Investing in the research capacity and calibre of medical professionals and thereby, hopefully, promoting an ongoing culture of research, is a noble endeavour which can only enrich healthcare. The call for greater financial investment in health research within the public sector, to 2% of the national health budget, should be factored into the current issue.[6] Due regard and recognition should be given to the unique role of registrars as registered university students who work in full-time jobs (including overtime) as part of their clinical training, and are required to successfully deliver a Master's-level research project. Achieving this within a defined 4-year training period while honouring the dictates of the employer (clinical training body), the university (academic body), the CMSA (assessment/examining body) and the HPCSA (registering body) is a balancing act. It may be time to open a dialogue that reviews and clarifies the status quo, given adversarial developments that may prejudice the training environment and, ultimately, healthcare.



1. Health Professionals Council of South Africa. Subcommittee for Postgraduate Education and Training. New requirements for the registration of specialists in South Africa. 18 November 2010. (accessed 21 June 2016).         [ Links ]

2. Mayosi BM, Mekwa NJ, Blackburn J, et al National Health Research Summit Report: Strengthening research for health, development and innovation in South Africa. Pretoria: Department of Health, April 2012.        [ Links ]

3. Padayachee K. "Specialist' doctors in fight with council. The Mercury. 3 May 2016.         [ Links ]

4. College of Psychiatrists. Documents attached to the Fellowship of the College of Psychiatrists of South Africa. (accessed 21 June 2016).         [ Links ]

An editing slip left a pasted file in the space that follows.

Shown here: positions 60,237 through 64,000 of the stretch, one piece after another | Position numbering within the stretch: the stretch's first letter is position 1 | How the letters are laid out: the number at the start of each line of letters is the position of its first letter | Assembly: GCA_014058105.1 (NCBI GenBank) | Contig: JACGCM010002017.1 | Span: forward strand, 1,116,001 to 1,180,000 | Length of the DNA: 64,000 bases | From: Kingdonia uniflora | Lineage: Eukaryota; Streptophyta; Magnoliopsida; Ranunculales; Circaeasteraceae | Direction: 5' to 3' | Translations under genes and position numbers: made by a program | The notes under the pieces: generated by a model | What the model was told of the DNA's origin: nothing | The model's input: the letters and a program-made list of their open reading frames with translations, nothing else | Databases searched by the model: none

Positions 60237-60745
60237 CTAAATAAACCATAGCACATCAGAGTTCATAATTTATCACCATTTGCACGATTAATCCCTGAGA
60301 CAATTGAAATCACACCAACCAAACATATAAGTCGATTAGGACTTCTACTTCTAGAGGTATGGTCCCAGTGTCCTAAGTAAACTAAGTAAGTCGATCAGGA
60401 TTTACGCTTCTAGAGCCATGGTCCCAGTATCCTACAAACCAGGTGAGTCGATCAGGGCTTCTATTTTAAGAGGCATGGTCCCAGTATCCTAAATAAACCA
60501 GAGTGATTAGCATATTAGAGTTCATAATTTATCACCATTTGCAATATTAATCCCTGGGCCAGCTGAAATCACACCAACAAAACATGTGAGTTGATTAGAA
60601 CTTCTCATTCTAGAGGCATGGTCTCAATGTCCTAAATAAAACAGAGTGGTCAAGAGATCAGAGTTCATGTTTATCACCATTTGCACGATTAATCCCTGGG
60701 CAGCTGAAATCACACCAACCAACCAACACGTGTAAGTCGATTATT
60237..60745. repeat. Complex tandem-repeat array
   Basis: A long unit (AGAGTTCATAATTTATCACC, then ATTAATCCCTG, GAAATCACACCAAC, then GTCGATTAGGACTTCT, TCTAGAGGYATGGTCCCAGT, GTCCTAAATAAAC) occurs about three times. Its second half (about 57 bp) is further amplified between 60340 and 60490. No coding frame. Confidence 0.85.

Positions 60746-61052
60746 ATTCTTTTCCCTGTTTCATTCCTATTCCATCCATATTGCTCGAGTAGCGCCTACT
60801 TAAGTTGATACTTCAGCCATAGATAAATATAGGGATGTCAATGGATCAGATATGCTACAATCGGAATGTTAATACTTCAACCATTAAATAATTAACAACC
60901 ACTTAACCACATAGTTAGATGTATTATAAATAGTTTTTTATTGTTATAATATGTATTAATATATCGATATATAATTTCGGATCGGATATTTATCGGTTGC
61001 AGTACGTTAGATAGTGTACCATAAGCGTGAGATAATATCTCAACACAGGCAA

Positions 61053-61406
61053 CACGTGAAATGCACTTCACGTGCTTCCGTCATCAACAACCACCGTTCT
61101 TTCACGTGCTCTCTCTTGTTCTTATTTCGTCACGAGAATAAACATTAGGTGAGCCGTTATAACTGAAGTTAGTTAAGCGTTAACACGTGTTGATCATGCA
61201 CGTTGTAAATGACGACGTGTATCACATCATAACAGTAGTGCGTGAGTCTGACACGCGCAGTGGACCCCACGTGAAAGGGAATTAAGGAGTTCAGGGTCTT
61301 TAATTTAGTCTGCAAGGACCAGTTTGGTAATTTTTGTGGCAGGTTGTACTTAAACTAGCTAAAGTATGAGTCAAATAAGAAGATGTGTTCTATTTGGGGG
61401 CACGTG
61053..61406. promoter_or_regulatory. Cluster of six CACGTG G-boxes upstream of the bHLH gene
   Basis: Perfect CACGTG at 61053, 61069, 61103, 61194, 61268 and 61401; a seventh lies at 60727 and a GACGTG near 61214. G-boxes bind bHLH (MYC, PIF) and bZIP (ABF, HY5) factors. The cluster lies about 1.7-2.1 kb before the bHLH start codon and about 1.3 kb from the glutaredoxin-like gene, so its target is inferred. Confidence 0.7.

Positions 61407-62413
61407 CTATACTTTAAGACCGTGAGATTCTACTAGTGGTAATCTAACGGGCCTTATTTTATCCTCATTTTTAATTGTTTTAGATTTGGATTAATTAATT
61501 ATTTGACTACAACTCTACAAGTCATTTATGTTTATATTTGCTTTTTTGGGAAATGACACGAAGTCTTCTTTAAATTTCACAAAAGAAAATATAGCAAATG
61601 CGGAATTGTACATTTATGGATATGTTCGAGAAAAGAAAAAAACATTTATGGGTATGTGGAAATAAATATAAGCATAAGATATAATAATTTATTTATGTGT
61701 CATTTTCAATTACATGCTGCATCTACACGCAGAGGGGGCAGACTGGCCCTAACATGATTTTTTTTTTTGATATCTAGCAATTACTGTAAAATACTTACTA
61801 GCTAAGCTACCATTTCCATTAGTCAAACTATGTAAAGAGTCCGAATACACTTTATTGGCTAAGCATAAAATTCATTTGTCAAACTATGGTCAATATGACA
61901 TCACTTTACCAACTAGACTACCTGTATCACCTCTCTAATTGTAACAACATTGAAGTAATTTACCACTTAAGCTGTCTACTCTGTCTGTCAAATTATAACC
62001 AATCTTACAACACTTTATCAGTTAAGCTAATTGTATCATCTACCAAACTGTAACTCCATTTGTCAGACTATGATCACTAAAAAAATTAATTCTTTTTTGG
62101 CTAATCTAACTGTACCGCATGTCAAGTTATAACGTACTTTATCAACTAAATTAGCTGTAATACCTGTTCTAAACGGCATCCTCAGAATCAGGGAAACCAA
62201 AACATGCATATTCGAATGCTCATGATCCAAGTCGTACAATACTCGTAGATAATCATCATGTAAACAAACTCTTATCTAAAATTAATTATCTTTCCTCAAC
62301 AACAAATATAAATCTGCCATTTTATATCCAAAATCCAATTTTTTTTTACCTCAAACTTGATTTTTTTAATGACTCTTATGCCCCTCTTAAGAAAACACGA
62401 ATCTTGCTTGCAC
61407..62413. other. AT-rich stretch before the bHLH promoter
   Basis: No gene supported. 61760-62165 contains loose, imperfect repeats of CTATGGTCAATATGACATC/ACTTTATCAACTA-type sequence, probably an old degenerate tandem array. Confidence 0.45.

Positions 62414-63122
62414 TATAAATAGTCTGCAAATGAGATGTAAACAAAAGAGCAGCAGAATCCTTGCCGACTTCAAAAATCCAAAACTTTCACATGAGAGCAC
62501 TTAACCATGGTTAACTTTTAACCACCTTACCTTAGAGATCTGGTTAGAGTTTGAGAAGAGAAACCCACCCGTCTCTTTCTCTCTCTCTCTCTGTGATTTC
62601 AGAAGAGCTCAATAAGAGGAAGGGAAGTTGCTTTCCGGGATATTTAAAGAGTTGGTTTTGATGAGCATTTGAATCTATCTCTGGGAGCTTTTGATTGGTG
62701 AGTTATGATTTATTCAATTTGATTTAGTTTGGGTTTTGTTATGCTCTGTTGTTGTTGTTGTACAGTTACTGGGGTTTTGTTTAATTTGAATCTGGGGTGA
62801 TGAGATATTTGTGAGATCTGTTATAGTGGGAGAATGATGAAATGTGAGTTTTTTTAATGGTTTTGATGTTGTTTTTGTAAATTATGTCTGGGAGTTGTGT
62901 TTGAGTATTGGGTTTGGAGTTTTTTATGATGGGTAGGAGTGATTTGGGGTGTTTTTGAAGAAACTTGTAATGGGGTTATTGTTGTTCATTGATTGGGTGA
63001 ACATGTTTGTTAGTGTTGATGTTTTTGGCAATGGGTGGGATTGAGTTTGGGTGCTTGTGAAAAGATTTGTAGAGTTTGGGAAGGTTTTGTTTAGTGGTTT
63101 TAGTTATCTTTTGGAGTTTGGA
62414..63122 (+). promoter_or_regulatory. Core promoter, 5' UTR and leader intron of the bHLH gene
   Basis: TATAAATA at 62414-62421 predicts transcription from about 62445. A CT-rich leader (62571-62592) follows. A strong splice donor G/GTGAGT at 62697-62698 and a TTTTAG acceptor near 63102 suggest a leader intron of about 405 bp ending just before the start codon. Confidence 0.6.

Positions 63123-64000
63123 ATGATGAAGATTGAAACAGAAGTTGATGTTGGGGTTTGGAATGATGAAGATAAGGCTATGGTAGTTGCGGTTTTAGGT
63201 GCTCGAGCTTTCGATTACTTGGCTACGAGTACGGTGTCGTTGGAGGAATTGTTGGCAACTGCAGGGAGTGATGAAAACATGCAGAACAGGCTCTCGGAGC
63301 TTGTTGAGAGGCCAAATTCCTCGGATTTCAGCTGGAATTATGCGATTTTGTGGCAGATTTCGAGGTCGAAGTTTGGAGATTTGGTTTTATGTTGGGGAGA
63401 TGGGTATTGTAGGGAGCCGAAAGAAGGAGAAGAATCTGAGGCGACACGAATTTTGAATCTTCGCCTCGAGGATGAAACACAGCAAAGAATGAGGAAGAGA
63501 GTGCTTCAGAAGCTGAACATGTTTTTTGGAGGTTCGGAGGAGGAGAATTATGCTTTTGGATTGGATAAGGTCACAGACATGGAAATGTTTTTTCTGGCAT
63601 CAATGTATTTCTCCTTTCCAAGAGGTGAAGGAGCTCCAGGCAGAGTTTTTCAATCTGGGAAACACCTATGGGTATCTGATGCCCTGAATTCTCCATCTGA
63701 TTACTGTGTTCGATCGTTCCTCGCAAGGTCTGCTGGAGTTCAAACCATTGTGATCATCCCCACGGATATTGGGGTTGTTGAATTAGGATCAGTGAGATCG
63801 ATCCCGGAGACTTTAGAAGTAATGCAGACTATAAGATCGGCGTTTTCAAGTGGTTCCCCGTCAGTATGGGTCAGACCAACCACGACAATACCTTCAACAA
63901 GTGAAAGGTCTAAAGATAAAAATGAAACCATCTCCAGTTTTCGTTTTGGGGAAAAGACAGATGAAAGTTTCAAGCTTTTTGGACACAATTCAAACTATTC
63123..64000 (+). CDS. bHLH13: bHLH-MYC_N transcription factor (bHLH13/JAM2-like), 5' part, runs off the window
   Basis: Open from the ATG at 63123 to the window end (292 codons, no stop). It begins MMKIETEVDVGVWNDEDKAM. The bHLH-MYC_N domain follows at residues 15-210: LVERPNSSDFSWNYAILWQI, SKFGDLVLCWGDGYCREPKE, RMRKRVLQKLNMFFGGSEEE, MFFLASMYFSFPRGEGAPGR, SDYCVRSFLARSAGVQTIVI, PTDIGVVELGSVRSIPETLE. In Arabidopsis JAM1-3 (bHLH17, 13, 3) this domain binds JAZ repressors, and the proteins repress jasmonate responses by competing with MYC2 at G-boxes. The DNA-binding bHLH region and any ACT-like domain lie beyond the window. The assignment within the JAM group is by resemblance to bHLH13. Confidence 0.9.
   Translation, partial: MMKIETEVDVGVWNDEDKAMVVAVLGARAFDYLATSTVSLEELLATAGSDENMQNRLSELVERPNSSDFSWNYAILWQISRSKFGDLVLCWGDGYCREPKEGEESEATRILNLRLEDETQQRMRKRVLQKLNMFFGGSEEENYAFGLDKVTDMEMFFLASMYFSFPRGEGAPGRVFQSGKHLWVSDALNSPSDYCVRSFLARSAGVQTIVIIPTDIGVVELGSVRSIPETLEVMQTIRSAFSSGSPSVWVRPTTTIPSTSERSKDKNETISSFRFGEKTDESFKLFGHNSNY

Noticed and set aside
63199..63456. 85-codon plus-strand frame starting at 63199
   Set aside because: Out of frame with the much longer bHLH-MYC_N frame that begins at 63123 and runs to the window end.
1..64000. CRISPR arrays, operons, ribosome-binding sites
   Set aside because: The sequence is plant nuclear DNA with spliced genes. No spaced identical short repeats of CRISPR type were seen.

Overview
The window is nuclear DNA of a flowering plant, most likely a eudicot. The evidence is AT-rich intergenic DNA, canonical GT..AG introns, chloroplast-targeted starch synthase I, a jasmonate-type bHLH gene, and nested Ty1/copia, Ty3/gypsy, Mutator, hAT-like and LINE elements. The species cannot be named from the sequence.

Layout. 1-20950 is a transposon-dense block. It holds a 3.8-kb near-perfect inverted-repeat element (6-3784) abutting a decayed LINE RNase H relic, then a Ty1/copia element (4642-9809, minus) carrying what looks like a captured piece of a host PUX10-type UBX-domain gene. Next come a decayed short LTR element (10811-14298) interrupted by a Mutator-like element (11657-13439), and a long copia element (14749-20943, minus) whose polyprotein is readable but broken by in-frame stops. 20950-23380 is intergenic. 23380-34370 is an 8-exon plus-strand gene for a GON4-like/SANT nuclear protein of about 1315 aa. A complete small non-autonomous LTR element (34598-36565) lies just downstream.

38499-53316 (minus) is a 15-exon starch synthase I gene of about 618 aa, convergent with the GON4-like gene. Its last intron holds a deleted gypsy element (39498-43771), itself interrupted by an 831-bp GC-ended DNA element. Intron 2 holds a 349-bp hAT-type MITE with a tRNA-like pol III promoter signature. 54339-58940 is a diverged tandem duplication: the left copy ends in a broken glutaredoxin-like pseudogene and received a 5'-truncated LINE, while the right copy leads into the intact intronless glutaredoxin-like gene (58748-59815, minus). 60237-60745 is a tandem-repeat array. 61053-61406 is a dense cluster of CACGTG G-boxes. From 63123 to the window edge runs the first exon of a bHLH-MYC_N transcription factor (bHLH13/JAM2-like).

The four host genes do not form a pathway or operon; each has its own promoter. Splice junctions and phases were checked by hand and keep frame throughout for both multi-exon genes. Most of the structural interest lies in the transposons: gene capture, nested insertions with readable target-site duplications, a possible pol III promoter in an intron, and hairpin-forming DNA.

5. Patel N, Naidoo P, Smith M, Loveland J, Govender T, Klopper J. South African surgical registrar perceptions of the research project component of training: Hope for the future? S Afr Med J 2016;106(2):169-171.        [ Links ]

6. Paruk F, Blackburn JM, Friedman IB, Mayosi BM. National expenditure on health research in South Africa: What is the benchmark? S Afr Med J 2014;104(7):468-474.        [ Links ]



C P Szabo

Accepted 20 September 2016



Prof. Szabo and Dr Ramlall are both current members of the Council of the College of Psychiatrists, Colleges of Medicine of South Africa, with Prof. Szabo the immediate past president and Dr Ramlall immediate past and current secretary. Both have been involved in revision to the College's regulations and contributing to the blueprinting process, and are actively involved in postgraduate training at their respective institutions. The article reflects their collective and personal understanding of the issue.